History of Lumo Play, Part 2

History of Lumo Play, Part 2

Hello there! I'm Chris Iverach-Brereton, Lumo Interactive's CTO. What you're about to read is the second part of a retrospective tech-blog about the development of the newest version of our Lumo Play interactive projection software, which launched its latest update this week. To celebrate this achievement, I'll be posting the entire story over a series of blogs in the upcoming weeks.

Kaki King's Journey of Light

Kaki King.jpg

The exciting thing about the growth of technology is that it continues to provide artists more opportunities to share the images they feel and see spinning through their minds on a regular basis. 

Kaki King's music has always been wonderfully experimental and sonically poetic, but her new show, "The Neck is a Bridge to the Body," expands her art form to really incredible places.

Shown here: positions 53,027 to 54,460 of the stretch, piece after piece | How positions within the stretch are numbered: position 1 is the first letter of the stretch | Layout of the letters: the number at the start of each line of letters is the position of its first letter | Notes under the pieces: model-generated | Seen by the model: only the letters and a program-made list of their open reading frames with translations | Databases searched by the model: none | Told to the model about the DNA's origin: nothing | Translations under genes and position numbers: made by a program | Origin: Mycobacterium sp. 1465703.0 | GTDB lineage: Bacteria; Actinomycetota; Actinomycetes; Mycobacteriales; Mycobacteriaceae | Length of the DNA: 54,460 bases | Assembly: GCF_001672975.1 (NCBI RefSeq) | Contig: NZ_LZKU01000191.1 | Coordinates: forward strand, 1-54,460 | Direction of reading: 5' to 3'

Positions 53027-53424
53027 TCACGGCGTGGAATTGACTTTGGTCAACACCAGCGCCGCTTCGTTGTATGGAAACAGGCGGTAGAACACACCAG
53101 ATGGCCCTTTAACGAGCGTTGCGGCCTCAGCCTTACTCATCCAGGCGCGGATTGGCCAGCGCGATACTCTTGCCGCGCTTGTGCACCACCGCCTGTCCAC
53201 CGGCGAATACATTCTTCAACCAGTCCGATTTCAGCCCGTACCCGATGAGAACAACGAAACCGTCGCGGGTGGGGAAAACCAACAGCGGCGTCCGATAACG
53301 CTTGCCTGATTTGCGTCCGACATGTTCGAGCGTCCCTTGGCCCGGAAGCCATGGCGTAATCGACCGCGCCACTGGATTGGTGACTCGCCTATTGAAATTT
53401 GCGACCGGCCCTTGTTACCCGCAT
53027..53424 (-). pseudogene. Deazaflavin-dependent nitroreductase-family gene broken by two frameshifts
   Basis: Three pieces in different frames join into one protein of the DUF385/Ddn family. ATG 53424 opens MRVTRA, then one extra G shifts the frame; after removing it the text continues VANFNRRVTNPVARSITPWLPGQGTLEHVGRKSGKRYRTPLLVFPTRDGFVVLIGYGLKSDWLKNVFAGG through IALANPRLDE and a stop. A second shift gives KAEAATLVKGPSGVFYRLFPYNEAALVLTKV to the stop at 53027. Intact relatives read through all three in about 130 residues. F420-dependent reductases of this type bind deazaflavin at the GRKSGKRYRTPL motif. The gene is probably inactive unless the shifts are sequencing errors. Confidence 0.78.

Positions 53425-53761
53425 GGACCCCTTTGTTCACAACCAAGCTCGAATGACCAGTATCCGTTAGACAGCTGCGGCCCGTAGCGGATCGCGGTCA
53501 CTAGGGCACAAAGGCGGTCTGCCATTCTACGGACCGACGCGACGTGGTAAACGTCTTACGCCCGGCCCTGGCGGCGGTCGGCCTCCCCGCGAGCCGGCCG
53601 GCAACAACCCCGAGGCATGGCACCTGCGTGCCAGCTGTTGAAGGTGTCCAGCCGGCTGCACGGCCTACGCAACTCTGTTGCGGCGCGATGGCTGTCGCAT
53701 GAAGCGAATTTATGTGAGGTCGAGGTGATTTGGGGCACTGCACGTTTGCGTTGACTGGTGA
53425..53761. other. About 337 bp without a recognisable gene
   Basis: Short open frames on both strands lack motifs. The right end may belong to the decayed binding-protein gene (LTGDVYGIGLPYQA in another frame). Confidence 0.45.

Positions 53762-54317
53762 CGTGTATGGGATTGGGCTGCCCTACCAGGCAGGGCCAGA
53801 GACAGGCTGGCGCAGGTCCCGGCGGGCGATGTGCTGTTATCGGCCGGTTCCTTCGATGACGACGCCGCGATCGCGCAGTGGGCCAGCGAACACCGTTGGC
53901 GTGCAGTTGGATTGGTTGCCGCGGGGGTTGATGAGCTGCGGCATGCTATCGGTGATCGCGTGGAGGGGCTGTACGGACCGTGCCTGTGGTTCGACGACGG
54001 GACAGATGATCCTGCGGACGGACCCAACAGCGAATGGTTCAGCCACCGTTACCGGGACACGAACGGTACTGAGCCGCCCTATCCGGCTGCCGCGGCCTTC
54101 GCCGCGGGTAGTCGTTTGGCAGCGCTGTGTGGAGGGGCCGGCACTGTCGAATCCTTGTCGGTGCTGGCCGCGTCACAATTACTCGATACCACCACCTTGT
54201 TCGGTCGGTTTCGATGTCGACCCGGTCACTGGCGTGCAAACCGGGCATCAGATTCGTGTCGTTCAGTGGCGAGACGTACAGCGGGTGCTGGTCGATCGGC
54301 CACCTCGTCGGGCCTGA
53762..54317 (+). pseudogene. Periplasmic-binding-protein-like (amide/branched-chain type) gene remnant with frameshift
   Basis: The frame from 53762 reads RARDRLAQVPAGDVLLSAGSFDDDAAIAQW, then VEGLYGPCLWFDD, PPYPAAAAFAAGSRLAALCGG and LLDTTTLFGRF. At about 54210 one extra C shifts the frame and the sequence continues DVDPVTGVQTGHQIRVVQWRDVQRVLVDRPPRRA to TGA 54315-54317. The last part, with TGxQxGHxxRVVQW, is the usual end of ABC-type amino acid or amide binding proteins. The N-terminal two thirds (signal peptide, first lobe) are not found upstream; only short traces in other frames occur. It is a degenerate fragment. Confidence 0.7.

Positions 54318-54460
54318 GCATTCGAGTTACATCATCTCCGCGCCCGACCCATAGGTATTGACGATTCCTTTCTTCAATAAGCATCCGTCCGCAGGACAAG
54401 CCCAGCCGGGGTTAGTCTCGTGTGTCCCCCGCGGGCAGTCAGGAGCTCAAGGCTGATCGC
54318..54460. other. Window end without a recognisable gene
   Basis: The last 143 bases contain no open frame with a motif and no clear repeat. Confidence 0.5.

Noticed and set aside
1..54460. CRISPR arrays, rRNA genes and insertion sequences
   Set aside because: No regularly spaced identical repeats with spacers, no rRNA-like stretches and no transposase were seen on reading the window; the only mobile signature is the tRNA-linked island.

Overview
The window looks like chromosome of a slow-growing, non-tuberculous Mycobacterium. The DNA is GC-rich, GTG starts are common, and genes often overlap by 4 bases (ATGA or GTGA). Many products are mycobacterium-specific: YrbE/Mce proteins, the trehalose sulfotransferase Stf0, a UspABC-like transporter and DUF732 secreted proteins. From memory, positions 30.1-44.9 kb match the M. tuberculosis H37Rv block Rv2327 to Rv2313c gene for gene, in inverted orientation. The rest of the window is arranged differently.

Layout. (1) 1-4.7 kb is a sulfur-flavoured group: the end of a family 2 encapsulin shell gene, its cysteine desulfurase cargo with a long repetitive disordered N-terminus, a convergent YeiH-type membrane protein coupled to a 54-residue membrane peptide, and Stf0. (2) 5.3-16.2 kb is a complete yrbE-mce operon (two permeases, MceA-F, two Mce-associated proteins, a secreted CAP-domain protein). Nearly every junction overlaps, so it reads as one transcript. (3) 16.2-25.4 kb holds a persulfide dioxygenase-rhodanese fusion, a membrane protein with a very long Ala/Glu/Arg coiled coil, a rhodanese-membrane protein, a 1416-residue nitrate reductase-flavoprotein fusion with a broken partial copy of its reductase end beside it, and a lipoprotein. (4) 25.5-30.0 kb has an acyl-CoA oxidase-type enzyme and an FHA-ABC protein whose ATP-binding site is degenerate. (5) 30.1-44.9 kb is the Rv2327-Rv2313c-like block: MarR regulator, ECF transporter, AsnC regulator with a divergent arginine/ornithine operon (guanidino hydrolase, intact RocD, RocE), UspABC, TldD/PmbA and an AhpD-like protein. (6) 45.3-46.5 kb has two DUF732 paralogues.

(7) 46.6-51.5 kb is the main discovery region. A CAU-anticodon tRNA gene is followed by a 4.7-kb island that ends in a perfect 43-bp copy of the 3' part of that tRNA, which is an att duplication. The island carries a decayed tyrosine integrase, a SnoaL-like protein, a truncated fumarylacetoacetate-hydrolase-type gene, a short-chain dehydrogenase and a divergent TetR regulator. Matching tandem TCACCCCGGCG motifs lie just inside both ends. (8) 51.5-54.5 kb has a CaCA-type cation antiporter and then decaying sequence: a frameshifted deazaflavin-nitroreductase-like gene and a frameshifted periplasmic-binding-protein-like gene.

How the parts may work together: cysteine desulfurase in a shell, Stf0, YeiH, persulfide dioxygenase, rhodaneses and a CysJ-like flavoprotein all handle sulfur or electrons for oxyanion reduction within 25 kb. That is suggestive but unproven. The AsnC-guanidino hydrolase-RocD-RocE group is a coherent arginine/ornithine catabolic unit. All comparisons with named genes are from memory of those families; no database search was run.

Using her signature guitar as a canvas for projection mapping, King pulls viewers in to an incredible dimension of light and sound. The show is beautifully unique--it's inspiring us to pull out our instruments and start creating living room experiences with the help of our Lumo setups! 

Moving Mountains

Take a bit of sand, a little projection mapping, and what do you get? An interactive relief map that allows users to create terrain with their bare hands!

With the help of a machine-learning algorithm, the program uses the height of the sand to project images of mountains, plains, or bodies of water, which it draws from a database of satellite imagery. 


It's exciting to imagine all the uses of this kind of technology, from enhancing game play to providing scientists with a tangible way with which to plan the terraforming of another planet or moon. It also can be used for something much closer to home: helping people find a deeper appreciation of our own planet, Earth.